Mad Men creator Matthew Weiner wrote a sterling exit for Robert Morse.

Towards the end of the series’ run, Morse’s character —  ad firm patriarch Bertram Cooper – dies at home shortly after witnessing the best ad line ever uttered on television: Neil Armstrong’s “That’s one small step for (a) man, one giant leap for mankind.”

“Bravo,” said Bertie before leaving this earth himself.

Don Draper (Jon Hamm) is still reeling from the news when he turns around at work and sees a ghost: the old man breaking into a soft shoe (more of a soft sock) and singing, “The Best Things in Life are Free.”

Now Morse has left this earth behind, passing away April 20 in Los Angeles, a few weeks before his 91st birthday.

I spoke with him in 2016 in Pasadena, Calif., where he was attending an FX network event at the lobby bar of the Langham Huntington Hotel during a Television Critics Association press tour event.


At the time Morse was playing Dominick Dunne in “The People vs. OJ,” the first season of American Crime Story.

“I had a wonderful time doing him,” said Morse, who wore false teeth (to cover his own gap-toothed grin) and big round glasses to play Dunne. The actor was 84 at the time.

We talked about that Mad Men exit, and while the series had “a damn fine choreographer” in Mary Ann Kellogg, Morse confirmed Weiner did allow him to add a few steps. With Mad Men set during Morse’s ’60s heyday on Broadway, the result (seen in the video, above) remains poignant and powerful.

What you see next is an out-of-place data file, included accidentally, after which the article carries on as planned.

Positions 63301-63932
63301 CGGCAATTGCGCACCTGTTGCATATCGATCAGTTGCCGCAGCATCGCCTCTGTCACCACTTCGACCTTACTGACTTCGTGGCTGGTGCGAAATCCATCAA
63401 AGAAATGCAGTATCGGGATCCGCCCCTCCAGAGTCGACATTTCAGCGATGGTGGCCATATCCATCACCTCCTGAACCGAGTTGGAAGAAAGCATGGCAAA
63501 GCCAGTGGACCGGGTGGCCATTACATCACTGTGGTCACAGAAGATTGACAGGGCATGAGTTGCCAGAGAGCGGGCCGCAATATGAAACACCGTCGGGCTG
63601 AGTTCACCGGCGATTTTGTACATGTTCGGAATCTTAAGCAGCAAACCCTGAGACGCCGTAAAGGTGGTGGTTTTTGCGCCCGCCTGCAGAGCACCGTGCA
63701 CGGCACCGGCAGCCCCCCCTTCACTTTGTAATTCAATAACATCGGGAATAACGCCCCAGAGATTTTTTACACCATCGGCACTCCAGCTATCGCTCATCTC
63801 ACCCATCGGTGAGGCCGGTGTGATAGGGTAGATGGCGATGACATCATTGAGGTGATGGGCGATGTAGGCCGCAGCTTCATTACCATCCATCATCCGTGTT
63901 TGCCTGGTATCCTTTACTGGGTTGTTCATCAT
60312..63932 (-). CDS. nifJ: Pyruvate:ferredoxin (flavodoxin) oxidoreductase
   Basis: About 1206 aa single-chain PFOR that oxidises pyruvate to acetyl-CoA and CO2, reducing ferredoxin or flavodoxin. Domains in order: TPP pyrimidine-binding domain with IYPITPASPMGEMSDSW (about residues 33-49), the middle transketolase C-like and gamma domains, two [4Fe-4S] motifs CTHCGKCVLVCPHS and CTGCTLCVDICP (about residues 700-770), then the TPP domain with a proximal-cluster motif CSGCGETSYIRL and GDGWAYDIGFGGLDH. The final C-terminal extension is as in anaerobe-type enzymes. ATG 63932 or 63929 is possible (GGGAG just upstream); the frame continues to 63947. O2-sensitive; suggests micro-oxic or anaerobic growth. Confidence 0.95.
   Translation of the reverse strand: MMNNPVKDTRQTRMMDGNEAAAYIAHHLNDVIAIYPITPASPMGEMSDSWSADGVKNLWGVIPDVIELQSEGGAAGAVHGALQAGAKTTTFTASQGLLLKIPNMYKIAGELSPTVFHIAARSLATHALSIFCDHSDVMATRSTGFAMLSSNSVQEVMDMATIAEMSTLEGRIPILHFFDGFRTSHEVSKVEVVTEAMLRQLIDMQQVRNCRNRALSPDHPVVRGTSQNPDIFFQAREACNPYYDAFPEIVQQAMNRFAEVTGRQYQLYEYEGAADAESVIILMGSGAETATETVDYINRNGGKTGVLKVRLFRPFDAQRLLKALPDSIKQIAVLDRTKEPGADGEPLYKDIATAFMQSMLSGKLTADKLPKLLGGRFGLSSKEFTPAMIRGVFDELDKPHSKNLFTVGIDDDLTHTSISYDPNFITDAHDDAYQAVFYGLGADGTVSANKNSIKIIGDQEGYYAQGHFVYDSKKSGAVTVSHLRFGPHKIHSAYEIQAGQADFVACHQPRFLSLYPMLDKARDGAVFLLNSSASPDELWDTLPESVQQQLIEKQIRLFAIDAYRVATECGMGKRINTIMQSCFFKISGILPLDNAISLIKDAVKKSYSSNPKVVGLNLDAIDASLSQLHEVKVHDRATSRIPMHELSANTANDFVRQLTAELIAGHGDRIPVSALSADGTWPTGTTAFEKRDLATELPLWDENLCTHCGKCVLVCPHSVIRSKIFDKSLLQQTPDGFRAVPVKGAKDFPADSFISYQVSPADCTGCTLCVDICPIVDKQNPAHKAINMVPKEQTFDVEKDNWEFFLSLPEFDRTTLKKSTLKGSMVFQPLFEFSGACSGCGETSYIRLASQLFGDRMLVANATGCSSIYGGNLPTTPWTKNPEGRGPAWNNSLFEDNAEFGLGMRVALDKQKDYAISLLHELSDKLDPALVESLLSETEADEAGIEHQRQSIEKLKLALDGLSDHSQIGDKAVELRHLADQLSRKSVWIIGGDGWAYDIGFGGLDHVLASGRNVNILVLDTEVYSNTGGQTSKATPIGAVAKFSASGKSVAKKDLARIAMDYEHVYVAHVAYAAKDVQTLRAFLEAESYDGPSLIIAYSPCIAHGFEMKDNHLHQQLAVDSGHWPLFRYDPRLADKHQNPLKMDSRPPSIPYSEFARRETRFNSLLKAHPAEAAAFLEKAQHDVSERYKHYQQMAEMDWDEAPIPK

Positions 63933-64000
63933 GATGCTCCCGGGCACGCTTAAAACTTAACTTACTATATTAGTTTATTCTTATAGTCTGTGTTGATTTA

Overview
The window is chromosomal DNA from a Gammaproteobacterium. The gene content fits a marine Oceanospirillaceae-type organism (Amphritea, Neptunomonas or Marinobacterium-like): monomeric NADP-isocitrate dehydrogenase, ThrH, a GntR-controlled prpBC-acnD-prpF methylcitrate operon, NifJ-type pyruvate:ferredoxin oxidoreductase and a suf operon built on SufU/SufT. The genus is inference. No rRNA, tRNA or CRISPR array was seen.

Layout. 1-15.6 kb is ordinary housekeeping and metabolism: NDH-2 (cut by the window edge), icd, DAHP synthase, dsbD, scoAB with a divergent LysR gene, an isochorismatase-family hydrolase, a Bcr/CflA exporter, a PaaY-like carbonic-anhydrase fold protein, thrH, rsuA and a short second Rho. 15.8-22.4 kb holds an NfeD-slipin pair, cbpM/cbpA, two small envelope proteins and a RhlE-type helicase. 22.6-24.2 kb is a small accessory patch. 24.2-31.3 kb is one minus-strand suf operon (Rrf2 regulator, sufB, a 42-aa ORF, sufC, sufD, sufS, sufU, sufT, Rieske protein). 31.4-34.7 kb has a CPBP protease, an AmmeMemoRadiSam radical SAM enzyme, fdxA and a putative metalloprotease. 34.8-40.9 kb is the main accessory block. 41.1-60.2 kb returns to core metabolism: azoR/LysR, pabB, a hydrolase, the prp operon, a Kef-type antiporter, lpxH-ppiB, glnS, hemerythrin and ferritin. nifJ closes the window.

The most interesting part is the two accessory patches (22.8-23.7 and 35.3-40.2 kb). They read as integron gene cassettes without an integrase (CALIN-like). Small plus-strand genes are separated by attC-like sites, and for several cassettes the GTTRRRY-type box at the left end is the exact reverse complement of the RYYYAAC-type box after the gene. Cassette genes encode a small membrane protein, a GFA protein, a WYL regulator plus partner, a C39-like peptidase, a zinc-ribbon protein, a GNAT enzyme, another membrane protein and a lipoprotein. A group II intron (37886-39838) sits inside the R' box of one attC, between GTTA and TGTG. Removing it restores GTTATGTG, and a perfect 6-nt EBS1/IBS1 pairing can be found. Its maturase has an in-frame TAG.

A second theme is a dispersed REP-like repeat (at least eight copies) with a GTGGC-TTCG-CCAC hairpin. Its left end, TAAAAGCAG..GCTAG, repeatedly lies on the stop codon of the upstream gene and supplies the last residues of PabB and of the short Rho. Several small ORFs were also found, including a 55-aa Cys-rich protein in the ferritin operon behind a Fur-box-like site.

Often described as “impish,” the diminutive actor was a sensation in the 1961 Broadway production of “How to Succeed in Business Without Really Trying,” repeating the performance in the 1967 feature film. It was a part that put him in a rarified ’60s mix as a brash youth who could wink his way past the older generation.

Morse told me he saw the 2011-12 revival starring Harry Potter’s Daniel Radcliffe.

“I sat there and watched the show and I said, ‘Shit, did I do that show?’ It was tremendous.”

I told him my son Daniel was in a high school production of the musical back home in Brampton, Ont. Morse, who had five children altogether, told me he had a son Charlie even younger than my son Dan (with second wife, Carole, to whom he was married 33 years).

He good-naturedly grumbled that the teenager was always borrowing his car.

“I never see him,” said Morse. “I go to bed at 10:30 and he’s just going out.”

The actor won his first Best Actor Tony for “How to Succeed…” and a second for playing author Truman Capote in the 1989 one-man-play “Tru.” He won an Emmy award for the 1992 American Playhouse adaptation of “Tru” on PBS. A Screen Actors Award came later as part of the Mad Men ensemble.

The Massachusetts native’s TV credits date back to small parts on The Phil Silvers Show and Alfred Hitchcock Presents in the 1950s. Pre-“How to Succeed…,” he was a standout in the 1965 satirical feature “The Loved One” opposite Rod Steiger, John Gielgud, Jonathan Winters, Milton Berle and Liberace.

An early ’70s stint on the ABC soap All My Children seemed a mis-step. By the ‘70s and ‘80s he was doing Love American Style, The Love Boat and Murder, She Wrote before a string of voice-over roles for animated fare my kids grew up watching, including Rugrats.

Mad Men put him back in the spotlight in his eighties, allowing him to take a well-deserved bow for a lifetime of showing exactly how to succeed in showbusiness. Bravo, Mr. Morse.

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